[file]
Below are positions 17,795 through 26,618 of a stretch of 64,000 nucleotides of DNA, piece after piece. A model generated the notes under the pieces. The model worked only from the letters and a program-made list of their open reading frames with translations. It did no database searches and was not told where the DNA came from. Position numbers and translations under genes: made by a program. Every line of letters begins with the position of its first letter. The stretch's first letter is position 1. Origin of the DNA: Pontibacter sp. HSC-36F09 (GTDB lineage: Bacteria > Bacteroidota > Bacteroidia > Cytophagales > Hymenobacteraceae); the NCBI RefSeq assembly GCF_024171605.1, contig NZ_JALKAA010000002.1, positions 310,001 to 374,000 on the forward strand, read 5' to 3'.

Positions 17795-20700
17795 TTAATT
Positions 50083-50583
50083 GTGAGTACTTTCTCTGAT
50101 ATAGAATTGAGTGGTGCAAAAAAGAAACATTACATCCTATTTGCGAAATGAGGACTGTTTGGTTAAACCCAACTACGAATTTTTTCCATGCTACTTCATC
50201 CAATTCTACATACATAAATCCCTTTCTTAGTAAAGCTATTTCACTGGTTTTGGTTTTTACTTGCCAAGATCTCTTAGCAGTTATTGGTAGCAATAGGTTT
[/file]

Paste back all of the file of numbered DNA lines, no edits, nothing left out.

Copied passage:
Below are positions 17,795 through 26,618 of a stretch of 64,000 nucleotides of DNA, piece after piece. A model generated the notes under the pieces. The model worked only from the letters and a program-made list of their open reading frames with translations. It did no database searches and was not told where the DNA came from. Position numbers and translations under genes: made by a program. Every line of letters begins with the position of its first letter. The stretch's first letter is position 1. Origin of the DNA: Pontibacter sp. HSC-36F09 (GTDB lineage: Bacteria > Bacteroidota > Bacteroidia > Cytophagales > Hymenobacteraceae); the NCBI RefSeq assembly GCF_024171605.1, contig NZ_JALKAA010000002.1, positions 310,001 to 374,000 on the forward strand, read 5' to 3'.

Positions 17795-20700
17795 TTAATT
Positions 50083-50583
50083 GTGAGTACTTTCTCTGAT
50101 ATAGAATTGAGTGGTGCAAAAAAGAAACATTACATCCTATTTGCGAAATGAGGACTGTTTGGTTAAACCCAACTACGAATTTTTTCCATGCTACTTCATC
50201 CAATTCTACATACATAAATCCCTTTCTTAGTAAAGCTATTTCACTGGTTTTGGTTTTTACTTGCCAAGATCTCTTAGCAGTTATTGGTAGCAATAGGTTT